Academic Learning and National ProductivityCAHRS Working Paper Series
Abstract[Excerpt] Concern about slackening productivity growth and deteriorating competitiveness has resulted, in many nations, in a new public focus on the quality and rigor of the elementary and secondary education received by the nation's front line workers. Higher order thinking and problem solving skills are believed to be in particularly short supply so much attention has been given to mathematics and science education because it is thought that these subjects are particularly relevant to their development.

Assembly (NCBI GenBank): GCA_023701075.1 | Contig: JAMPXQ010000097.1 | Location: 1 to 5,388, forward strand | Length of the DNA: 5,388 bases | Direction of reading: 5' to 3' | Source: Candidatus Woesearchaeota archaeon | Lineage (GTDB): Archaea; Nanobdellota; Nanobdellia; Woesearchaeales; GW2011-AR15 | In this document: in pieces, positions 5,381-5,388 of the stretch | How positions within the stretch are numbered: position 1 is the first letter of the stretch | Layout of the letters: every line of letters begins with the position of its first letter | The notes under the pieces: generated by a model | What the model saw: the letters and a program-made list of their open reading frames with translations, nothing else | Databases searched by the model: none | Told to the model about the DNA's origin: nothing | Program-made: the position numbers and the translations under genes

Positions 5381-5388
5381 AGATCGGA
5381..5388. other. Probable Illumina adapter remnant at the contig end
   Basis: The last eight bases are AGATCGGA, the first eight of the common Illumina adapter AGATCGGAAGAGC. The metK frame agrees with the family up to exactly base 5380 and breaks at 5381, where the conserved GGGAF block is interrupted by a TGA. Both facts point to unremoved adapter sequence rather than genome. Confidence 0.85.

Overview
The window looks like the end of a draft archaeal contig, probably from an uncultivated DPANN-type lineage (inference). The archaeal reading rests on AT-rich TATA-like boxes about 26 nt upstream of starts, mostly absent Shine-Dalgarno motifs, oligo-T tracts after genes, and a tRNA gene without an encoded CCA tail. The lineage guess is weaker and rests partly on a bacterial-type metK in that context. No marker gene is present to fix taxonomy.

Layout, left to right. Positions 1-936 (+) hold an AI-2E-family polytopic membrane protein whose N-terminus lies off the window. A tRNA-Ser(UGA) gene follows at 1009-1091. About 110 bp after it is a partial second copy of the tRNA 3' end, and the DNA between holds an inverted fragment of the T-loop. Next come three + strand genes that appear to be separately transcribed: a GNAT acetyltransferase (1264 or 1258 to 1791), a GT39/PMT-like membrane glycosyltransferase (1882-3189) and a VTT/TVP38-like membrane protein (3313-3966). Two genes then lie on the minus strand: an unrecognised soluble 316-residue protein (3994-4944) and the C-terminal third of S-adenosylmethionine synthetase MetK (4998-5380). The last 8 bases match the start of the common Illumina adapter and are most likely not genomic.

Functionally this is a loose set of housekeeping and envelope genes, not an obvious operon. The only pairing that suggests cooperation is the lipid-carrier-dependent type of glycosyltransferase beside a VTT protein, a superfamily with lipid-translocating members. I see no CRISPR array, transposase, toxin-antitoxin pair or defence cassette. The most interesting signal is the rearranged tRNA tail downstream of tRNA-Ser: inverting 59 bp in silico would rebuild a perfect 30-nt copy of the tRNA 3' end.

Citation InformationJohn H. Bishop. "Academic Learning and National Productivity" (1991)
Available at: http://works.bepress.com/john_bishop/82/